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Please feel free to discuss any aspect of 1/72 scale plastic figures, not simply Strelets.
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unfortunately we are somewhat overstretched and had to temporarily give up writing new introductions. Hopefully some of our well-informed visitors could meantime throw some light on the subject.
Dave, now dont think i'm going to start moaning ,chuckle ,
Yes some forum-ers been saying that for a while re Box information incomplete. Strelets i hope will do some promotion for the Crimean War Hospital set especially as it looks like being of a considerable cost.
I'm Expecting a cardboard hospital building and 3 sets maybe some orderly figures.Who knows .Good thing is we know strelets will keep the figure scale consistent unlike some manufacturers.
the Introduction"/"History must really help captivate the battle theme for neophyte collectors at the early stage.
Also indicatesto us what scope of range the figures can be used for.have fun
There were really no famous cavalry engagements per se on the Eastern Front during WWI (i.e., battles with primarily cavalry opposing forces and little infantry involvement), although cavalry scouting and skirmishing were components of all the major battles in 1914-15. By 1916 and the Brusilov Offensive, the major fronts had settled down into trench warfare much like in the West, so there was little role in active battles after that time. Because Strelets have chosen to only make German cavalry opponents for the Russians, the Austro-Russian battles in Galicia in 1914-15 (which featured cavalry action) cannot be modeled yet - but hopefully this will change soon!
As another forum-er mentioned, the real theater of action for these figures is the Russian Civil War. Almost every major campaign in that war involved cavalry as a major component and there were many cavalry clashes between Reds, Whites and nationalist forces (foreign intervention armies were mostly infantry, however). Also, the Polish-Soviet War of 1919-21 had a number of major cavalry battles, including the battle of Komarow in 1920 which is generally acknowledged to be the last cavalry battle in European history! Here's hoping Strelets does a set of Polish light horse or ulans for this campaign as well!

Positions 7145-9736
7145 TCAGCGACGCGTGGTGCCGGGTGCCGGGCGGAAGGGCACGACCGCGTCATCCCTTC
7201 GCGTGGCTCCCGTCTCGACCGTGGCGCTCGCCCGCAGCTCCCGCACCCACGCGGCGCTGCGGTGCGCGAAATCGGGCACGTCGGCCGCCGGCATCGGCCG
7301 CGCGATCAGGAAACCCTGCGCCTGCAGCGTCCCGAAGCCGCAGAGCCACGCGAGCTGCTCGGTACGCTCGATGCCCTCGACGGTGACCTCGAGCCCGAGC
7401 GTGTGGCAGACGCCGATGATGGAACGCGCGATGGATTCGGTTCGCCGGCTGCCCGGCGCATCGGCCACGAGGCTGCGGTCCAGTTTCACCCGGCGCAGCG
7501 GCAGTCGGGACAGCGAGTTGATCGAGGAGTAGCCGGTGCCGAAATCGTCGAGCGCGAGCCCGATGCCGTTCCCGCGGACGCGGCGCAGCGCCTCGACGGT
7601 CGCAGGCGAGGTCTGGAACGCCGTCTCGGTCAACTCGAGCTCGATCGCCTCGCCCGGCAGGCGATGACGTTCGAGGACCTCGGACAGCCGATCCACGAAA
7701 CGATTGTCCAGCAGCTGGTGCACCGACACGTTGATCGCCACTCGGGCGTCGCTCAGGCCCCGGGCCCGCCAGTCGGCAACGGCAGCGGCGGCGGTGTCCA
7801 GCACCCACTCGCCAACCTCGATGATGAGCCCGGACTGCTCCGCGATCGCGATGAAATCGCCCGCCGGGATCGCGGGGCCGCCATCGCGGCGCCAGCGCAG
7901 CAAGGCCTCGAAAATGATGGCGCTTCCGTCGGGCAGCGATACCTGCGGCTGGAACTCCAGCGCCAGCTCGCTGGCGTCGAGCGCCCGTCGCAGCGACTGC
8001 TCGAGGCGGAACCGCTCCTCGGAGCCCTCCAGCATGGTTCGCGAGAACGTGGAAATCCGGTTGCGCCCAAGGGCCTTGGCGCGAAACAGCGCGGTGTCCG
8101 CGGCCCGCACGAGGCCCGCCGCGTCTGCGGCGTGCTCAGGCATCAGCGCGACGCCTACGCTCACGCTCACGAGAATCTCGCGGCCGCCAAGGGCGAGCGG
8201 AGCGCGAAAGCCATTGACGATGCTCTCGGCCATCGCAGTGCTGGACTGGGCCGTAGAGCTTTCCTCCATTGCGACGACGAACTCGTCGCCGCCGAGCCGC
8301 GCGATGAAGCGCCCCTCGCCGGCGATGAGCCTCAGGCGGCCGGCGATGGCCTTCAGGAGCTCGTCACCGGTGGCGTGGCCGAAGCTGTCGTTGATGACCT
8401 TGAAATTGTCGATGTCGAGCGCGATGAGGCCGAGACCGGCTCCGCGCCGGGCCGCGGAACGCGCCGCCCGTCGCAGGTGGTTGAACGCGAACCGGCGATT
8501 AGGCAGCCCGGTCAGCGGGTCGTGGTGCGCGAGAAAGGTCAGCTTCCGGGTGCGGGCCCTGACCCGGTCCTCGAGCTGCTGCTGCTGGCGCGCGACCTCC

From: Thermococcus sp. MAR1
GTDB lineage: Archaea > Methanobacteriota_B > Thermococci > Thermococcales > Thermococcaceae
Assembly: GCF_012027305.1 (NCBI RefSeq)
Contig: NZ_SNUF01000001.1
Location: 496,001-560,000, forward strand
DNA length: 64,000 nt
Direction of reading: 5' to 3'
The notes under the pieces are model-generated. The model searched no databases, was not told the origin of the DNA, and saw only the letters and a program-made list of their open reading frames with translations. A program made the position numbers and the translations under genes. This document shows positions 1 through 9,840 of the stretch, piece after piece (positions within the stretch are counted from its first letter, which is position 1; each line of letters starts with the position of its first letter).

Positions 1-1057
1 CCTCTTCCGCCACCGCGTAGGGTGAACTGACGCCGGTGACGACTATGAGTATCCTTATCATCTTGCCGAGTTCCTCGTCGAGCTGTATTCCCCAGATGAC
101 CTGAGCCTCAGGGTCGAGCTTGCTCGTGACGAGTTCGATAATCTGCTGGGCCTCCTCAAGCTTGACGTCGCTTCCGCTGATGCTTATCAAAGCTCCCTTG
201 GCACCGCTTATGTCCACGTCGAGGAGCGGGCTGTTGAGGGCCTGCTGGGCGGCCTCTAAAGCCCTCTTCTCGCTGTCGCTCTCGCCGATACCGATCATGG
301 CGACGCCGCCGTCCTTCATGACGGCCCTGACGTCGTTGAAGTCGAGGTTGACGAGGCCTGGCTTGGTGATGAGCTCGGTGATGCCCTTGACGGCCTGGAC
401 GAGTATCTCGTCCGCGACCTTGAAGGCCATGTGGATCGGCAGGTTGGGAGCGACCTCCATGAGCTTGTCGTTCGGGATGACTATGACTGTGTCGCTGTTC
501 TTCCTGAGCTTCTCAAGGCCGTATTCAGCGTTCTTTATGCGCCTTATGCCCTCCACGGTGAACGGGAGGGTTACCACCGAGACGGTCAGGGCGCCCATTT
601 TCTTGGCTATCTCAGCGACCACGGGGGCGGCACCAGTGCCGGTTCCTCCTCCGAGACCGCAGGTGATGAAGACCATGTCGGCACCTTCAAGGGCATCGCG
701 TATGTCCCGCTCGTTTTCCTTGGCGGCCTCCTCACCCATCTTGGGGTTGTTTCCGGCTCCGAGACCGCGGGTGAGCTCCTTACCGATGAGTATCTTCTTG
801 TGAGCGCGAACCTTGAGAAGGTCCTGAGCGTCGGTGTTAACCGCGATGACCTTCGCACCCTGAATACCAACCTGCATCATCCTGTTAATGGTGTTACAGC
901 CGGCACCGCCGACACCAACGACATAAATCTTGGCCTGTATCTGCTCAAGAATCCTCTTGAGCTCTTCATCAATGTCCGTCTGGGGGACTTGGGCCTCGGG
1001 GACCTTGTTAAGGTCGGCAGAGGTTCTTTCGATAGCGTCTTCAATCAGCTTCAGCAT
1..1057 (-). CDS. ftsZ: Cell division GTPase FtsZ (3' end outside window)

thanks samogen ,I'm a bit bewildered with where these ww1 figures fit in with campaigns etc.Mainly because not much western info on them.
Since we now have Russian and German Cavalry, how about British, Austrian, French and Italian to follow?
here is an article about Cavalry engagments on the Western front:
links to all kinds of Cavalry, dismounted, colonial etc.:
Thanks everyone for historical information!
Samogen, reading your post made me think. If we already have so many figures for the immediate post war Red Army, perhaps one set of Soviet infantry and another of Polish infantry 1919-21 would in effect deliver a whole new war all complete. Any chance of some Poles Strelets?
supposedly Pegasus is making some Polish cavalry for 1939. of course, that could mean nice sculpting, but rubbery plastic that is hard to glue and turns flat enamels into gloss. and the slender pegasus figures would look emaciated compared to other productions. so yes, i would like to see either Hat or Strelets make some polish cavalry.
samogan makes some nice points about the ww1 cavalry. the thing i like about these sets, is that someone actually made the last horse soldiers of the czar and the kaiser. they represent, in a symbolic sense, the last dying gasp of chivalry and glory in european warfare, with all it's proud unit traditions and past glories. ww1 marked the true death of romanticism. witness the english war poets, and 'all quiet on the western front'. with the horrors of trench warfare, humanity finally saw war for what it was...wasteful and brutalizing for those who fought it. these ww1 cavalry were the end of an era. the glory of the horse went with them, but the utility of them did not as evidenced by their continued use on the eastern front in ww2.